Similar to itemize items, we can change the enumerate style by placing numbers inside different shapes using \setbeamertemplate and instead of itemize items we use enumerate items:

• \setbeamertemplate{enumerate items}[circle] : place the number inside a small filled circle.
• \setbeamertemplate{enumerate items}[square] : place the number inside a small filled square.
• \setbeamertemplate{enumerate items}[circle] : place the number inside a ball shape.

The list looks like the following:

### – Description environment

The description environment is used to define terms or to explain acronyms. We provide terms as an argument to the \item command using squared bracket.

Here is an example:

% ...
% Description Lists in beamer
\begin{frame}{Lists in beamer}{Description environment}
\begin{description}
\item[API] Application Programming Interface
\item[ROM] Read Only Memory
\item[RAM] Random Access Memory
\end{description}
\end{frame}

Compiling this piece of code yields:

## 6. Tables and Figures

Tables and figures are created pretty much the same way as it is in LaTeX. Check the following code:

% Tables in beamer
\begin{frame}{Simple table in beamer}
\begin{table}
\begin{tabular}{| c || c | c |}
\hline
No. & Name & Age \\
\hline \hline
1 & John T & 24 \\
2 & Norman P & 8 \\
3 & Alex K & 14 \\
\hline
\end{tabular}
\caption{Name and age of students}
\end{table}
\end{frame}

Compiling this code with the minimal code of a LaTeX presentation presented above yields:

Figures can be included in a beamer presentation using the figure environment. The image can be simply inserted using the \includegraphics command, since beamer already includes the graphicx package in it. The size and the label of the image can be set using the scale option and \caption command respectively.

% Figures in beamer
\begin{frame}
\begin{figure}
\includegraphics[scale=0.5]{Beamer}
\caption{Beamer presentation}
\end{figure}
\end{frame}

## 7. Creating columns in beamer

Columns can be created in beamer using the environment named columns. Inside this environment, you can either place several column environments, each of which creates a new column, or use the \column command to create new columns.

Here is an illustrative example:

% Multicolumn frame in beamer
\begin{frame}{Two columns frame in beamer}

\begin{columns}
% Column 1
\begin{column}{0.5\textwidth}
Text here! Text here! ...
\end{column}

% Column 2
\begin{column}{0.5\textwidth}
\includegraphics[scale=0.5]{Beamer-Logo.png}
\end{column}
\end{columns}

\end{frame}

Under the columns environment, the column environment is to be entered along with column width to text width ratio specified in curly brackets. This ratio is generally taken as 0.5. However, it can be customized as per the requirements, check this example:

## 8. Blocks in beamer

Information can be displayed in the form of blocks using block environment. These blocks can be of three types :

• example block.
• and theorem block.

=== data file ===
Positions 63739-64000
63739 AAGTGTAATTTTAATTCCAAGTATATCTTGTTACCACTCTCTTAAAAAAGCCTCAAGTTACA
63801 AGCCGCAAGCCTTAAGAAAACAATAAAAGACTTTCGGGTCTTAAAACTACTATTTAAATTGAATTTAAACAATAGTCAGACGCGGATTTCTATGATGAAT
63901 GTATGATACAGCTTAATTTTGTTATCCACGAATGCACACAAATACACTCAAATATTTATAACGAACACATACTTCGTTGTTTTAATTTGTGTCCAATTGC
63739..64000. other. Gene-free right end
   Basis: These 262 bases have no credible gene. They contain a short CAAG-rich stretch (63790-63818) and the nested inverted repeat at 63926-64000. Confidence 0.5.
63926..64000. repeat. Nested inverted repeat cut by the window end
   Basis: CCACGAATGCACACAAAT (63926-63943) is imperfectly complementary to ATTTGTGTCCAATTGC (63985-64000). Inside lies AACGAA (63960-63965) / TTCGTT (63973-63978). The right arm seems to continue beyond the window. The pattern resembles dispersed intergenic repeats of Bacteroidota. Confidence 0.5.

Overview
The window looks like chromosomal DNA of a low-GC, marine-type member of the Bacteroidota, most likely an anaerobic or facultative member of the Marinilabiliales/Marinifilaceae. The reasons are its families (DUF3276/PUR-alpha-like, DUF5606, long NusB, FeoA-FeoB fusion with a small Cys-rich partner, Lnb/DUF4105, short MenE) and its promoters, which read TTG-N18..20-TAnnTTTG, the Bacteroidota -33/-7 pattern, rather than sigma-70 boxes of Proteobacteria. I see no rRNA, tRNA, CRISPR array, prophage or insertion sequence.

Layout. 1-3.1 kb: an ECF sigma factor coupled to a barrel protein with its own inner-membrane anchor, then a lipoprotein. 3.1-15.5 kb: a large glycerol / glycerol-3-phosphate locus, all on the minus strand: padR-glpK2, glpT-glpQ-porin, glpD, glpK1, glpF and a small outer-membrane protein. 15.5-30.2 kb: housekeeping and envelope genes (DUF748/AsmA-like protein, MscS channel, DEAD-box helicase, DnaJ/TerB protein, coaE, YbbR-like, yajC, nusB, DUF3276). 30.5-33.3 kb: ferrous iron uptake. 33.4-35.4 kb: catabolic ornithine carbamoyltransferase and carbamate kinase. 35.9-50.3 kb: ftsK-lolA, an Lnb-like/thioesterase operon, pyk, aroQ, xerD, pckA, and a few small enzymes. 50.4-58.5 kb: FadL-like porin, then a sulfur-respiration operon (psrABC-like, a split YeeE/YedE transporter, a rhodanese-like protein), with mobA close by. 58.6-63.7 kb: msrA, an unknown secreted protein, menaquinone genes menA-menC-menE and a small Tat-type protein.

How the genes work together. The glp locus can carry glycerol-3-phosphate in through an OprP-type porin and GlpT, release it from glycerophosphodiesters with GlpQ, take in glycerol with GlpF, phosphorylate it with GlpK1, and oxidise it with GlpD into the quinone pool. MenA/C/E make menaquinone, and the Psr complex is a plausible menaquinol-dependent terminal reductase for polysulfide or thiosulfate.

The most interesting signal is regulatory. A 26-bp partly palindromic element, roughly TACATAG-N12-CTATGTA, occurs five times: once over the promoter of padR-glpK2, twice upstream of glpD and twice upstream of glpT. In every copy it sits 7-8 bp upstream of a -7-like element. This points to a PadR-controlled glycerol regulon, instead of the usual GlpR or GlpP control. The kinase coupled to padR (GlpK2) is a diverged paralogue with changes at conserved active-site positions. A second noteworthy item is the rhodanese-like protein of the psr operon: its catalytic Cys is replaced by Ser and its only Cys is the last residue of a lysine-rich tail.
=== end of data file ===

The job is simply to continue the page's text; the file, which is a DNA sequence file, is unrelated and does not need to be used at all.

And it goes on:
### – Standard block

The standard block is used for general text in presentations. It has a blue color and can be created as follows:

% Blocks in beamer
\begin{frame}{Blocks in beamer}{}
\begin{block}{Block 1}
This is a simple block in beamer.
\end{block}
\end{frame}

### – Alert block

The purpose of the alert block is to stand out and draw attention towards the content. This block is used to display warning or prohibitions. The default color of this block is red. To display an alert block the code can be written as:

% Blocks in beamer
\begin{frame}{Blocks in beamer}{}
This is an alert block in beamer.
\end{frame}

### – Example block

This block is used to highlight examples as the name suggests and it can also be used to highlight definitions. The default color of this block is green and it can be created as follows:

% Blocks in beamer
\begin{frame}{Blocks in beamer}{}
\begin{exampleblock}{Block 3}
This is an example block in beamer.
\end{exampleblock}
\end{frame}

### – Theorem Block

The theorem block is used to display mathematical equations, theorems, corollary and proofs. The color of this block is blue. Here is an example:

% Blocks in beamer
\begin{frame}{Math related blocks in Beamer}{Theorem, Corollary and Proof}

\begin{theorem}
It's in \LaTeX{} so it must be true $a^2 + b^2 = c^2$.
\end{theorem}

\begin{corollary}
a = b
\end{corollary}

\begin{proof}
a + b = b + c
\end{proof}

\end{frame}

## 9. Hyperlinks and Buttons

To create jumps from one slide to another slide in our talk, we can add hyperlinks to our presentation. When the hyperlink is clicked it jumps the presentation to the target slide. This can be achieved in beamer by following these steps:

1. Tag the frame that we want to link to by adding \label{targetFrame} or \hypertarget commands.
2. Create a hyperlink text using the command: \hyperlink{targetFrame}{click here}
3. If you would like to create a button style, put “click here” inside the command \hyperlink{contents}{\beamerbutton{click here}}

We reached the end of this quick guide to LaTeX presentations. If you would like to go into details, check the beamer free course!